11 of 11 people found the following review helpful
5.0 out of 5 stars
Pop like no other, 25 Mar. 2001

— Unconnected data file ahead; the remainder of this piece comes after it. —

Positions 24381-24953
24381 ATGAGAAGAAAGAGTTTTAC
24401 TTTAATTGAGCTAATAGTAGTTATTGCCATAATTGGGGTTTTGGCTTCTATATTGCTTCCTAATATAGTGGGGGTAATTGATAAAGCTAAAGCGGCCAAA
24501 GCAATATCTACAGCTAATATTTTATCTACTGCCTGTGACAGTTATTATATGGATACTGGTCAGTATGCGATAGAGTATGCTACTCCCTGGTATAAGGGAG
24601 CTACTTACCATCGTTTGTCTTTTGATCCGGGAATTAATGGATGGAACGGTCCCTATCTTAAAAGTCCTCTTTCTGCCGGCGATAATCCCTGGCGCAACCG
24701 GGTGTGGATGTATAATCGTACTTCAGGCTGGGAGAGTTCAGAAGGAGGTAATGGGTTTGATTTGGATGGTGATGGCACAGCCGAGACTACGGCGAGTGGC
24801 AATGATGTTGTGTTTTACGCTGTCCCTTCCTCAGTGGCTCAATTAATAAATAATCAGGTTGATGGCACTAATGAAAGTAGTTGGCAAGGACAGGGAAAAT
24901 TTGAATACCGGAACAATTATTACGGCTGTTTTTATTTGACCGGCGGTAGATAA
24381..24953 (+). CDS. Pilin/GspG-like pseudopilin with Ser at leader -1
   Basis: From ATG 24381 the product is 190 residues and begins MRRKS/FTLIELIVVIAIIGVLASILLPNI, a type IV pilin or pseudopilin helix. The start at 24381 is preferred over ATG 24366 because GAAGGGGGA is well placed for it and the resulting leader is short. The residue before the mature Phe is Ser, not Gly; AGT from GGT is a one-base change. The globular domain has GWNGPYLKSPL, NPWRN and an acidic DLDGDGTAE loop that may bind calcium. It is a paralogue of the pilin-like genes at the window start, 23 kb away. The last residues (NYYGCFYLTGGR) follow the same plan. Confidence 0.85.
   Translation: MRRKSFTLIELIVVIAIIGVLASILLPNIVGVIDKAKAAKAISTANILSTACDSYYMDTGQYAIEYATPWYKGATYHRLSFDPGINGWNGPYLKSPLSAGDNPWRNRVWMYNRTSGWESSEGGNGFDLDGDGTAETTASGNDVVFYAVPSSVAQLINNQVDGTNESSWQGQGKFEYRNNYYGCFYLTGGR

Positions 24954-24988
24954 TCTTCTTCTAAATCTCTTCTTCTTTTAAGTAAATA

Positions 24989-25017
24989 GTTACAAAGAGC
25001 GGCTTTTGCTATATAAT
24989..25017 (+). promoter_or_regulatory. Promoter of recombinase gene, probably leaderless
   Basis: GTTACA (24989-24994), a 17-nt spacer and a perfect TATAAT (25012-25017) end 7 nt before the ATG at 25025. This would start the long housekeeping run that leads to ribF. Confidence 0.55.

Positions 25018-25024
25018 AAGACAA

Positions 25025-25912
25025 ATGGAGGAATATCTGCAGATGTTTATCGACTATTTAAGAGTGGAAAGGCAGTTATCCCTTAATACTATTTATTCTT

The first two Sparks albums are clearly products of the early 70's, stamped forever in time by the production of Todd Rundgren and former Electric Prunes lead singer Thaddeus James Lowe. But the abundance of ideas and the daring to try to carry them off give both efforts a freshness lacking in so much contemporary music. The first album, which was released eponymously under the band's original moniker, Halfnelson, swirls together influences from The Kinks and Small Faces (in their more twee conceptions), bits of psychedelia and a general weirdness that has been the permanent trademark of Sparks leaders Ron and Russell Mael. The songs range from the tinny garage rock of "Fa La Fa Lee" (a charming incest lament), to the dreamlike "Fletcher Honorama", the blistering "No More Mr. Nice Guy" (yes, Sparks could rock),to the lush "Simple Ballet" and topping (or bottoming?) this roster is guitarist (and future producer of note) Earle Mankey's "Biology II" -- a love duet between a sperm and an egg. The follow up, included on this 2-for-1 collection, A WOOFER IN TWEETER'S CLOTHING, adds some of the baroque elements that remained with the band when they hit their KIMONO heyday. It is a flat out masterpiece. Take a trip to "The Louvre", where a statue mocks tourists, asking them to "lift me -- I dare you to try." Giggle at the silly symphony that is "Here Comes Bob" -- an L.A. guy who crashes his car into others solely to meet people. Enjoy the melodrama of "Moon Over Kentucky". Empathize with the protagonist of "Girl From Germany", whose Holocaust scarred parents can't stand the fact their son is dating a German gal. This is just the tip of an extremely bizarre iceberg. If you want something completely different, check this out.